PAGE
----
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Being Homi
Text by Jayashree Menon and Photographs by Ankur Chaturvedi
Published: Volume 14, Issue 4, July-August, 2006

Scuba-diving instructor, travel and humour writer, storyteller...the Being Cyrus director, Homi Adajania, has tilted at windmills as part of his real life madness. In a freewheeling encounter with JAYASHREE MENON, the Mumbai-based film-maker speaks about his chequered pursuits, his celluloid offerings and his creative muse

He opens the door and greets me with a huge yawn…then offers me a large glass of some beetroot 'n' carrot concoction. When I politely decline, he gulps it down himself. This kind of sets the tone for our encounter: relaxed, informal, freewheeling. Much like director, Homi Adajania, himself.

His typical South Bombay upbringing - Cathedral School, St Xavier's College - notwithstanding, Adajania's life has been anything but elitist. He has been there…he has done that…done it all. "This can only happen if you keep your eyes open as you go through life. You must absorb, assimilate and be a part of the whole madness," he grins.

As part of his madness, he's been a scuba-diving instructor in the Lakshadweep islands; he's run the family gas station at Grant Road; he's freelanced as a travel and humour writer; he's assisted Mahesh Mathai in advertising; he's worked as the director of operations for an American adventure company; he's lived in the basement of a brothel in Vietnam; he's interviewed 600 physically challenged persons within a week for a Benetton catalogue; he's lived in Crete for a month on 147 dollars; he has been deported from Nepal and has even transported a fake fakir to Venice for an installation…. My head is spinning. He's a great storyteller and I tell him so.

"Oh, I'm nothing. My father could really spin a yarn," he enthuses. His father, the late Captain Aspi Adajania, was on a short service commission with the Indian army during the Pakistan war and was also the president of the Indian Amateur Boxing Association. "He'd travelled a lot. After every trip, he'd tell us some wonderful story about his adventures…as a double agent, a super spy, a brave soldier…. We'd listen enthralled as he held forth. I noticed though that every time he repeated the story to a new set of listeners, it would change a little and by the fifth or sixth telling, it was totally different from what we'd first heard!"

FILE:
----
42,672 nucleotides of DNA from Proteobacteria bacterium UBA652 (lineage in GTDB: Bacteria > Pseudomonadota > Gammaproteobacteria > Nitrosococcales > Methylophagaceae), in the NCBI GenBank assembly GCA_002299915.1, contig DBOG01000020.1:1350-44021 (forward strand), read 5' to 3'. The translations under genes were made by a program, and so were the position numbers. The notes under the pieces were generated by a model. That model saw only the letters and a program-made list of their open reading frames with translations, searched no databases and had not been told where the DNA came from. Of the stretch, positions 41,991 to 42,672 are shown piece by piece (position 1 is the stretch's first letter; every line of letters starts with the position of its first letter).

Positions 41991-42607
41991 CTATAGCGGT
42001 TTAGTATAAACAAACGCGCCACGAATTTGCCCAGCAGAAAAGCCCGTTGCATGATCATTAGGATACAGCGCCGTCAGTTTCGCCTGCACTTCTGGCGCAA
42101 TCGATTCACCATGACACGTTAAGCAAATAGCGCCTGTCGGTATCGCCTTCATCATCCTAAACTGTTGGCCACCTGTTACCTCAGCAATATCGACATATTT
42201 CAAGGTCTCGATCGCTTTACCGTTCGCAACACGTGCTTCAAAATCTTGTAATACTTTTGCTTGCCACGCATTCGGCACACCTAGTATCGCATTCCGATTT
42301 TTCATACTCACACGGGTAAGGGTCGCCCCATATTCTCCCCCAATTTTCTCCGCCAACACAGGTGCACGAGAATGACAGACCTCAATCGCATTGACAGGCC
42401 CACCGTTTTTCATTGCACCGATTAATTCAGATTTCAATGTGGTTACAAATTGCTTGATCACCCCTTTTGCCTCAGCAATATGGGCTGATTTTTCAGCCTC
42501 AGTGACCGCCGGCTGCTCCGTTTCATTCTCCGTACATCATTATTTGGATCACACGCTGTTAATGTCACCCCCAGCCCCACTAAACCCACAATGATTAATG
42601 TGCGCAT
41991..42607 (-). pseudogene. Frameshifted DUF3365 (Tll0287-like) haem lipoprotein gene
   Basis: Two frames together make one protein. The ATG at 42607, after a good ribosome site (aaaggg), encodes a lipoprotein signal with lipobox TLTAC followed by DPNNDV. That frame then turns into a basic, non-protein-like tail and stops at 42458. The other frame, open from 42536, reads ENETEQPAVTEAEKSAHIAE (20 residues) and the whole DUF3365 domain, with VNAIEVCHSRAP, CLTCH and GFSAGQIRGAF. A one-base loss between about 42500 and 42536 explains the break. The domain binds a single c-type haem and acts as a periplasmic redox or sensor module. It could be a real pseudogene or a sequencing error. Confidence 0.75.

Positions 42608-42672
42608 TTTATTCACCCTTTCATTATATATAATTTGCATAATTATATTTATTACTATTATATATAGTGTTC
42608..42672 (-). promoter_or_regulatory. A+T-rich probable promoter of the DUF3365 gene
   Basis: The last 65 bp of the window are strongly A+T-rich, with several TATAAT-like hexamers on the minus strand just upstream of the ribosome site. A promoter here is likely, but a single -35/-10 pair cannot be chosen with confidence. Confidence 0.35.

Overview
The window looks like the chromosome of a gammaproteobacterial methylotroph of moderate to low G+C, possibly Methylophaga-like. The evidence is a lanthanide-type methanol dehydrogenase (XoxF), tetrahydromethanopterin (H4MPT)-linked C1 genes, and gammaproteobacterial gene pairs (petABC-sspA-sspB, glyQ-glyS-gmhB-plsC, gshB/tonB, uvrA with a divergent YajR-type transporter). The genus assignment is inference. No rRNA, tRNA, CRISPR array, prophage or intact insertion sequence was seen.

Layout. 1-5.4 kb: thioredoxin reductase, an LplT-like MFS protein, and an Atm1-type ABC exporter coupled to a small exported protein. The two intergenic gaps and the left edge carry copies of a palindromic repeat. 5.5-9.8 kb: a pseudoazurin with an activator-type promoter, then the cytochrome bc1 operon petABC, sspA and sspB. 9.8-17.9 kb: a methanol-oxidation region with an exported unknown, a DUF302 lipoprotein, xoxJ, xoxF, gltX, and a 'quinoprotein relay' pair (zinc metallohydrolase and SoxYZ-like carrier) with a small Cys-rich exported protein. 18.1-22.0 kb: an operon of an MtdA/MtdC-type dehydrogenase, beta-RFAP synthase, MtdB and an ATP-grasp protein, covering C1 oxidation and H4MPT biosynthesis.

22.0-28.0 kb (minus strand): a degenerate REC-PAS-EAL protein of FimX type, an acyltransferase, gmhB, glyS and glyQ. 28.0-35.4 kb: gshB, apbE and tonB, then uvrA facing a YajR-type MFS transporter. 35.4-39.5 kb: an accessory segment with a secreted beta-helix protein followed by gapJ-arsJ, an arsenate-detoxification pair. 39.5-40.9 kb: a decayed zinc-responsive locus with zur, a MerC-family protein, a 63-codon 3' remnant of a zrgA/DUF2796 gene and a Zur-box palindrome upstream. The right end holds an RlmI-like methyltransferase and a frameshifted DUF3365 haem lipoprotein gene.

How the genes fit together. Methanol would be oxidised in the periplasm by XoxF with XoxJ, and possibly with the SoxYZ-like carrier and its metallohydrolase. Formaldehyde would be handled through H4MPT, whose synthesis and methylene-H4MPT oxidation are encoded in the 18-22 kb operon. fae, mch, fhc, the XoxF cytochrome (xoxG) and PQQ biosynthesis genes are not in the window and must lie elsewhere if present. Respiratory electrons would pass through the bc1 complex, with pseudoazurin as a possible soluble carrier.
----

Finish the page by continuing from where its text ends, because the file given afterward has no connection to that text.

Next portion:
Obviously, the yarn telling gene has been inherited by the son.

His stint with film-maker, Mahesh Mathai, came about while playing rugby at Bombay Gymkhana. "Half the team was from advertising, so getting a job wasn't all that difficult." Assisting Mathai kindled his interest in film-making, but scuba-diving beckoned irresistibly. "My love for underwater diving started when I first plunged into a deep well at the Karanja naval base. It was pitch dark, I couldn't see a thing. Yet, along with the fear came a deep sense of warmth…a strange feeling of familiarity. I knew this was where I belonged."

The professional sea diving courses being offered abroad were very expensive. "I just couldn't afford them." An unlikely messiah appeared in the portly form of ad film-maker, Prahlad Kakkar. "When I told him that I wanted to become a diving instructor, he first showered me with the choicest abuses, then packed me off to the Lakshadweep islands for a basic course in scuba-diving." Adajania went on to do his rescue as well as advanced courses, the last in Mauritius.

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